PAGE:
In 1948, the great Anglo-American poet and Nobel laureate T.S. Eliot published a small volume titled Notes Toward the Definition of Culture. In that work, he argued that culture is “essentially the incarnation of the religion of a people.” And in Europe the religion that influenced its culture was Christianity:
It is in Christianity that our arts have developed; it is in Christianity that the laws of Europe have – until recently – been rooted. It is against a background of Christianity that all our thought has significance. An individual European may not believe that the Christian Faith is true, and yet what he says, and makes, and does, will all spring out of his heritage of Christian culture and depend on that culture for its meaning. Only a Christian culture could have produced a Voltaire or a Nietzsche. I do not believe that the culture of Europe could survive the complete disappearance of the Christian Faith.
Now in a newly translated book, Notes on the Death of Culture, another Nobel Prize winner for literature, novelist Mario Vargas Llosa, revisits Eliot’s thesis and critiques the present age of Western culture as not only sub-Christian but as having turned into a kind of non-culture.
Born in Arequipa, Peru in 1936, Vargas Llosa was educated in Catholic primary and secondary schools, and earned his doctorate at the Complutense University of Madrid. An amateur journalist from the time he was sixteen, he moved to Paris after completing his studies and tried his hand at writing full time.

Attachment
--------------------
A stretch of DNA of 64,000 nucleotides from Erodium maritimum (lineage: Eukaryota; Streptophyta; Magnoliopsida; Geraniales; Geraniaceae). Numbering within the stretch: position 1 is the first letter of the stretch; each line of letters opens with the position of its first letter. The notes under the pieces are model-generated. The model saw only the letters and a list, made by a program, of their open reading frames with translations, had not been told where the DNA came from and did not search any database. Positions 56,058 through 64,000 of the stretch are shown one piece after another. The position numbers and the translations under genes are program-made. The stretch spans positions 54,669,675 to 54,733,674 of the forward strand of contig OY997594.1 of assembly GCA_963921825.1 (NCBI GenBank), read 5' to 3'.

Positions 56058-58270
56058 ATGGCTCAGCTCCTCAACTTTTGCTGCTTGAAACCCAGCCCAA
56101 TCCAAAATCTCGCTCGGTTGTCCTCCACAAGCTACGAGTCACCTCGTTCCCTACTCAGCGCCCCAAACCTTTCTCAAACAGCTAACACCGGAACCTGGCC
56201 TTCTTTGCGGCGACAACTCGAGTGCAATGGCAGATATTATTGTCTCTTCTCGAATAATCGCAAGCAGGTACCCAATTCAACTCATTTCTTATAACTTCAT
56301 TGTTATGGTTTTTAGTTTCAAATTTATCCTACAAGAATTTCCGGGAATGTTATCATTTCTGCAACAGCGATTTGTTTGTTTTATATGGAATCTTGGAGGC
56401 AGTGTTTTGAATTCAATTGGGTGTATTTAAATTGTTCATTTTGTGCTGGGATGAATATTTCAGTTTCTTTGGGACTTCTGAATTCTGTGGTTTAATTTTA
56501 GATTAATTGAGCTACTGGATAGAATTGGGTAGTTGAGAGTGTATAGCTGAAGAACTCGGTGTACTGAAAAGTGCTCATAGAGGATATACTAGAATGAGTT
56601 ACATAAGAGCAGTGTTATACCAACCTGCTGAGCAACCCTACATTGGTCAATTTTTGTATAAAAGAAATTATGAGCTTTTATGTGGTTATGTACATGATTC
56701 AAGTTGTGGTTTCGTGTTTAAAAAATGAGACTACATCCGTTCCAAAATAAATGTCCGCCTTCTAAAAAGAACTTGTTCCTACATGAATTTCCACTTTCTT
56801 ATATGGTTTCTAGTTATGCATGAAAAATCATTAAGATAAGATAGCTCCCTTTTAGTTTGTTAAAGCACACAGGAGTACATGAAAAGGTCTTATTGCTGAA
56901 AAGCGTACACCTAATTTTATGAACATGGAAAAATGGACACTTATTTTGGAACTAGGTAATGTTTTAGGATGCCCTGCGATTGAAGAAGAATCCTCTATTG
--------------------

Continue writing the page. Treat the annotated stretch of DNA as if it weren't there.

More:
The Time of the Hero, Vargas Llosa’s first novel published in 1963, which describes life in a Peruvian military academy, drew much praise from literary circles and was awarded the Premio de la Crítica Española literary prize; but was dismissed as the work of a “degenerate mind” by Peru’s authoritarian military establishment.
Rejecting Marxism and socialism, Vargas Llosa, who was elected president of PEN International in 1975 and ran unsuccessfully for president of Peru in 1990, stressed in his novels and essays that if Latin America is to thrive, its nation-states must embrace liberal democracy.
In 2010, when it was announced that Vargas Llosa was to receive the Nobel Prize, the committee cited him “for his cartography of structures of power and his trenchant images of the individual’s resistance, revolt and defeat.” Assessing his career, the noted critic Clive James declared that he “best exemplified the course of the relationship between literature and politics in late twentieth century Latin America.”
Like Eliot, Vargas Llosa believes culture is “born within religion” and even though Western culture has evolved away from Christianity in modern times, “it will always be connected to its source of nourishment by a sort of umbilical cord.”
Proclamations by twentieth century ideologues that God is dead, Vargas Llosa maintains, did not “signify the advent of paradise on earth, but rather a hell already prefigured in the Dantesque nightmare of the Commedia. . . .The world, liberated from God gradually became dominated by the devil, a spirit of evil, cruelty and destruction that would culminate in the world wars, the Nazi crematoriums, and the Soviet Gulag.”